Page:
After finding copies of GigaPulse VST on eBay for only $99.99, it was too good a deal to pass up. All the online stores are selling it for around $249.00.
GUI: Nice interface, very intuitive and user friendly.
Sound: My only other experience with a convolution reverb is with SIR. Both are great sounding reverbs, but I prefer GigaPulse because you can change microphone simulations, microphone to source distance, and stereo/surround separation using multiple microphones; and I think it sounds a little better.
Features: GigaPulse has virtually no latency, so it can be used live. You can use multiple impulse responses in a cascading fashion. The microphone selection list looks to have at least 25 different microphones. I especially like the Neumann U47.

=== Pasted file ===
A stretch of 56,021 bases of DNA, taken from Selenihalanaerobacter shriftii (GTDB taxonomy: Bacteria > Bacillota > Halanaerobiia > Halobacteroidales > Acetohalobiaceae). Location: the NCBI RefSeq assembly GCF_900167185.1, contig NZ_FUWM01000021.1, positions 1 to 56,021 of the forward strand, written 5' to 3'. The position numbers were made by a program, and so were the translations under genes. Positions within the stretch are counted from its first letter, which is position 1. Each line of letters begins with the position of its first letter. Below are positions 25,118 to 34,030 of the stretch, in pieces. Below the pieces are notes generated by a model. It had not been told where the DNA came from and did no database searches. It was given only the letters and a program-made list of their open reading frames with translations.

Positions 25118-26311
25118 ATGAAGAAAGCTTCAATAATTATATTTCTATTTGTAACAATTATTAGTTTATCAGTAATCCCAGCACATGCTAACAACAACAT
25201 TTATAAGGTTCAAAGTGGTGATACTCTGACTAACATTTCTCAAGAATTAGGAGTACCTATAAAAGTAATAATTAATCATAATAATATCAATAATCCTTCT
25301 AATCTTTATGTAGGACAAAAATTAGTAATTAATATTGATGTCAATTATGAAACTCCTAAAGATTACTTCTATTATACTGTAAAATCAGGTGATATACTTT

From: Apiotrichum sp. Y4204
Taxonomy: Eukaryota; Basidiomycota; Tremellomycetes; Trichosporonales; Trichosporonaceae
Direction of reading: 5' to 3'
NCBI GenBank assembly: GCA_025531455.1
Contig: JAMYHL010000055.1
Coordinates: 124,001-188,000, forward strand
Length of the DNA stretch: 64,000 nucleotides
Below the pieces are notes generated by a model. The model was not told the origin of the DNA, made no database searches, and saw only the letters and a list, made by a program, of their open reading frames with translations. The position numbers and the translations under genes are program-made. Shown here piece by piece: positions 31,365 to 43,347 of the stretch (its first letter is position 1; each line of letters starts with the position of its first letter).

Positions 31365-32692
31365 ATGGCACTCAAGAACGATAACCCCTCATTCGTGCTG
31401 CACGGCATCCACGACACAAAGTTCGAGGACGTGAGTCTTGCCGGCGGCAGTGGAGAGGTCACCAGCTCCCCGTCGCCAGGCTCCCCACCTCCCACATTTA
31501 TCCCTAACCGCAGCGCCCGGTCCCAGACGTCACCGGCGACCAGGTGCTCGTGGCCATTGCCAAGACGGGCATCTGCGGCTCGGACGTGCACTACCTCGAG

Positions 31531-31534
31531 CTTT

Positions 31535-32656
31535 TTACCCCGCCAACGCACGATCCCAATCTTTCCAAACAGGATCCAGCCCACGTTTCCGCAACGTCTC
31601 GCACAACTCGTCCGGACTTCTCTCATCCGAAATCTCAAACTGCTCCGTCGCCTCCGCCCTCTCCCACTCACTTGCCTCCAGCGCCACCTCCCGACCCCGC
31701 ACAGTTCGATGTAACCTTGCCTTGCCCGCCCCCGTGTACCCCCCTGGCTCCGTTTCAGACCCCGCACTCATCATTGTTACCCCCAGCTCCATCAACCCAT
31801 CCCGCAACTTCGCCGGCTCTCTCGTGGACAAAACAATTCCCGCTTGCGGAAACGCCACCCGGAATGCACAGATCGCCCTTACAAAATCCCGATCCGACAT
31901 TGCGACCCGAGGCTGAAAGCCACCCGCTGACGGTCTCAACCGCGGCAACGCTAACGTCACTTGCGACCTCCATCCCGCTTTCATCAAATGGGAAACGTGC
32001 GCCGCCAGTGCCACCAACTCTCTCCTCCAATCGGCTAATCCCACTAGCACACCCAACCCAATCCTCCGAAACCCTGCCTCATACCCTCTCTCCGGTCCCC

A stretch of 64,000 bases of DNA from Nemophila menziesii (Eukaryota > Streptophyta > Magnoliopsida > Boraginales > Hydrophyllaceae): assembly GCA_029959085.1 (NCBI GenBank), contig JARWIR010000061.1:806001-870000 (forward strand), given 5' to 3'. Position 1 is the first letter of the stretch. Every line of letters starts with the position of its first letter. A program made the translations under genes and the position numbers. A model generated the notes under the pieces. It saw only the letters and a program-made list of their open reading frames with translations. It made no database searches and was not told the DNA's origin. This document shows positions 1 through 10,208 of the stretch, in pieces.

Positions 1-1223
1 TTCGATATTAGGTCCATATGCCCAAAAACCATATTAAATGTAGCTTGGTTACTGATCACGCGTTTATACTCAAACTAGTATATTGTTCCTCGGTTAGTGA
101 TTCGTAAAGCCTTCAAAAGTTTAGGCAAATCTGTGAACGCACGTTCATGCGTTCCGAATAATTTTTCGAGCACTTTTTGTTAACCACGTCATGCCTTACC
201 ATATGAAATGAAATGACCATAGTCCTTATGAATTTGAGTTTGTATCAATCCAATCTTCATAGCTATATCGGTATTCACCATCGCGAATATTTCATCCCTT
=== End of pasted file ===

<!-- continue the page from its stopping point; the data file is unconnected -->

Docs: The documentation is a compiled .CHM file, although I would prefer a paper manual. But the software is so simple to use that you can probably figure out how to use it without a manual.
Presets: The onboard presets are very nice and cover a wide range of room types, studio quality electronic and plate reverbs, and several unusual objects like a metal broiler and a ceramic pot. Very interesting hearing a Mellotron coming out of one of those!
Support: I haven’t needed to contact Tascam support, so I’ll give them the benefit of the doubt.
VFM: For what I paid, GigaPulse is a steal. For what the online stores are selling it for, it’s probably still a good deal since it’s only 1/2 to 1/3 the price of some brands.
Stability: It seems stable; at least it hasn’t crashed so far. You do have to be careful of feedback with some settings though, and using one of the downloadable .WAV impulse responses from the many websites offering free ones makes it even more critical that you be careful. The .WAV files seem to be louder than GigaPulse’s native formats.
I’ve downloaded several free reverbs and demos of commercial reverbs, but I don’t think I’ll be using them any longer. This one does the job for me.